What is meant by saying that the Goldstone-bosons are "eaten" by gauge bosons?


by FredMadison
Tags: bosons, eaten, gauge, goldstonebosons, meant
FredMadison
FredMadison is offline
#1
Sep14-11, 03:09 AM
P: 46
I've seen this statement all over, but can't find a good explanation of what this actually means. Anyone care to shed some light?
Phys.Org News Partner Physics news on Phys.org
Physicists design quantum switches which can be activated by single photons
'Dressed' laser aimed at clouds may be key to inducing rain, lightning
Higher-order nonlinear optical processes observed using the SACLA X-ray free-electron laser
fzero
fzero is offline
#2
Sep14-11, 03:32 PM
Sci Advisor
HW Helper
PF Gold
P: 2,606
To see how this works, let's consider a specific example of a complex scalar field, [itex]\phi[/itex], coupled to an abelian gauge field. The complex scalar has 2 real degrees of freedom, while the massless gauge field also has 2 real degrees of freedom after imposing gauge invariance. A massive abelian vector field has 3 real degrees of freedom, which will become important below.

If the scalar potential only depends on the modulus of the scalar field, [itex]V(\phi) = V(|\phi|)[/itex], then the Lagrangian has a continuous symmetry amounting to rescaling [itex]\phi[/itex] by a phase, [itex] \phi \rightarrow e^{i\theta} \phi[/itex]. Now suppose that this potential has a minimum at [itex]|\phi|=\upsilon[/itex]. We say that the symmetry is spontaneously broken because the vacuum state [itex]\langle \phi \rangle = \upsilon[/itex] is no longer invariant under the phase symmetry of the Lagrangian.

If we parameterize

[itex]\phi = (\rho + \upsilon) e^{i\alpha},[/itex]

we find that the Lagrangian only depends on the derivatives [itex]\partial_\mu \alpha[/itex] of the phase field. So [itex]\alpha[/itex] is a massless real scalar, while [itex]\rho[/itex] is a massive real scalar field. Furthermore, there is an continuous invariance where [itex]\alpha \rightarrow \alpha + c[/itex], which is nothing more than the phase symmetry of the theory. If there were no gauge field coupled to [itex]\phi[/itex], we would identify [itex]\alpha[/itex] with the Goldstone boson corresponding to the spontaneous breaking of the phase symmetry of the complex field.

However, in the presence of the gauge field, the total theory has a local gauge invariance [itex] \phi \rightarrow e^{i\theta(x)} \phi[/itex], [itex]A_\mu \rightarrow A_\mu - i \partial_\mu \theta(x)[/itex]. We are free to use this gauge invariance to set [itex]\theta = -\alpha[/itex]. This eliminates the field [itex]\alpha[/itex] from the Lagranian entirely, leaving terms for the massive [itex]\rho[/itex] and massive vector field [itex]A_\mu[/itex] and their interactions. The 2+2 real degrees of freedom we started with are now distributed as 1 real d.o.f. for [itex]\rho[/itex] and the 3 real d.o.f. for the massive gauge field.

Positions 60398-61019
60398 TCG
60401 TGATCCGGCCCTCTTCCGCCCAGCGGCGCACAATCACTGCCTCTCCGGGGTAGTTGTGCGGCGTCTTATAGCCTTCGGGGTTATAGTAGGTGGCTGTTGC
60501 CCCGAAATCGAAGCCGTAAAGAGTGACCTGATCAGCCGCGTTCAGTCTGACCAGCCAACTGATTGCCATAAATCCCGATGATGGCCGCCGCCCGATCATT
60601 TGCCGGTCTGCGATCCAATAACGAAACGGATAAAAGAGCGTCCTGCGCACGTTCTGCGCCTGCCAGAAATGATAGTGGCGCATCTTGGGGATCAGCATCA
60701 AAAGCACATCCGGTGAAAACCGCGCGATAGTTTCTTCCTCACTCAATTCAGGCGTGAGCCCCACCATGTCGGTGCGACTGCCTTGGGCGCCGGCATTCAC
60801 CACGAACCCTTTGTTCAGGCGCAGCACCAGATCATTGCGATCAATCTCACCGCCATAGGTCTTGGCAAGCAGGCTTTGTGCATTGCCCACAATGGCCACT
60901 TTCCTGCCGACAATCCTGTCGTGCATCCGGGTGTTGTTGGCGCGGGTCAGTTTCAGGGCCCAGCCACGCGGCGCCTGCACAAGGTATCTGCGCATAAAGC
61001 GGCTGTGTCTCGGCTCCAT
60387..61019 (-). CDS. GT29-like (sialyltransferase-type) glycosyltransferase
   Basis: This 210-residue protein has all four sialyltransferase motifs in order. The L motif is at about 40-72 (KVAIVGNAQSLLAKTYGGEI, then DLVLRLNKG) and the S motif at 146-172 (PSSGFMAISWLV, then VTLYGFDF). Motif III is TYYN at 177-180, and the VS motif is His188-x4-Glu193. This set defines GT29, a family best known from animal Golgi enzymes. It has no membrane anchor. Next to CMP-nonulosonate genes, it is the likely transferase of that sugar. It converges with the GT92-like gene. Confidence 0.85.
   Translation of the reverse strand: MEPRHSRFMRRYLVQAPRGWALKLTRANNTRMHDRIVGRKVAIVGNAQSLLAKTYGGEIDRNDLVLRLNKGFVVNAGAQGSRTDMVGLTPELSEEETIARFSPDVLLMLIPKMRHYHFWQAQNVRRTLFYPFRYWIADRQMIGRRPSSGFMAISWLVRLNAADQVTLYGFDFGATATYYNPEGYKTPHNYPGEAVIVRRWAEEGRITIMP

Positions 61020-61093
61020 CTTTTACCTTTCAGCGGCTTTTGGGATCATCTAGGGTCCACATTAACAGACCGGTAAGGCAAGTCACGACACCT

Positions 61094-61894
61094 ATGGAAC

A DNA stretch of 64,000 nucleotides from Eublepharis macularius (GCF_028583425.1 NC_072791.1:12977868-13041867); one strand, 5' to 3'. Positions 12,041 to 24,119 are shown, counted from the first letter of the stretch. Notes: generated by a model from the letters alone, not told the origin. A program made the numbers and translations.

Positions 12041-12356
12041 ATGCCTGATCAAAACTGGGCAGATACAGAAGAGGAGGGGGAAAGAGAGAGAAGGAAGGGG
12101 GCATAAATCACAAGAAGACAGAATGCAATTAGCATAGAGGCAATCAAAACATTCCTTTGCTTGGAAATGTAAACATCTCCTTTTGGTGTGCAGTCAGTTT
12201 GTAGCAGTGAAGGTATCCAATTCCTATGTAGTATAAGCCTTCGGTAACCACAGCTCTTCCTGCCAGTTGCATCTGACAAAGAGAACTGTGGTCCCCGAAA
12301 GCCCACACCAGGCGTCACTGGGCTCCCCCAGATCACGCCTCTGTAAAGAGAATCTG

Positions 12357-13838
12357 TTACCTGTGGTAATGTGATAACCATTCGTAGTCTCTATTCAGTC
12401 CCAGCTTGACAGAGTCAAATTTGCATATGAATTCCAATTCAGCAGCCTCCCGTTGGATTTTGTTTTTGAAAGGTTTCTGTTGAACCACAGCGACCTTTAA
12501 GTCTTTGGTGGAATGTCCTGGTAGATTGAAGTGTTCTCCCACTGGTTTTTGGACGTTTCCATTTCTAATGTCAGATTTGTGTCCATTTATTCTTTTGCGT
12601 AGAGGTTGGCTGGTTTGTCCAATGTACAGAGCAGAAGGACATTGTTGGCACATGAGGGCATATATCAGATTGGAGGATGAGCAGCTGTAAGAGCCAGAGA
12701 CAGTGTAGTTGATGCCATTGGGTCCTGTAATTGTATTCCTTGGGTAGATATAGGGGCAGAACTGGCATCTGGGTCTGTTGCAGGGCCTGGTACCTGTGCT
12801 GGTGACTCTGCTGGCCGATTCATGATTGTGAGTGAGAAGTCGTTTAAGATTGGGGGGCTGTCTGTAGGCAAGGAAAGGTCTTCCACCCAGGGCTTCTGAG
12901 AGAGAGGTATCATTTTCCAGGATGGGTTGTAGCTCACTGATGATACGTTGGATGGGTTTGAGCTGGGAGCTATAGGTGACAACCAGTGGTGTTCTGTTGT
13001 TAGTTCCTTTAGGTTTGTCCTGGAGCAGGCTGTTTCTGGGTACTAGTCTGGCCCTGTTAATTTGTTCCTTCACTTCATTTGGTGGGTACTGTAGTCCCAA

The use of the gauge symmetry to eliminate the phase [itex]\alpha[/itex] in favor of the extra degree of freedom for the massive gauge field is what's referred to as "eating" the Goldstone boson.
tom.stoer
tom.stoer is offline
#3
Sep14-11, 06:03 PM
Sci Advisor
P: 5,307
Look at the Mexican hat potential as described in fzero's post: http://www.nature.com/nphys/journal/...hys1874-f1.jpg

w/o a gauge field you would have a physical 'angular degree of freedom' rolling in the well with mass zero. But with a gauge field the 'angular degree of freedom' is no longer physical b/c this 'rolling' is just a gauge transformation and can be rotated away. So this angular zero-mass Goldstone mode 'is eaten' by the gauge boson.

FredMadison
FredMadison is offline
#4
Sep15-11, 02:47 AM
P: 46

What is meant by saying that the Goldstone-bosons are "eaten" by gauge bosons?


Ok, I think I see how this works. Very clear answers, thank you!


Register to reply

Related Discussions
Goldstone bosons in Models with global symmetry, broken by Orbifolding Beyond the Standard Model 4
Black Hole "particles" - acting as bosons? Special & General Relativity 3
Kaluza Klein, Goldstone Bosons, symmetries obliging masslessness??? High Energy, Nuclear, Particle Physics 0
What is meant by the term "gauge singlet"? High Energy, Nuclear, Particle Physics 2
Goldstone bosons 1st order phase transition Quantum Physics 13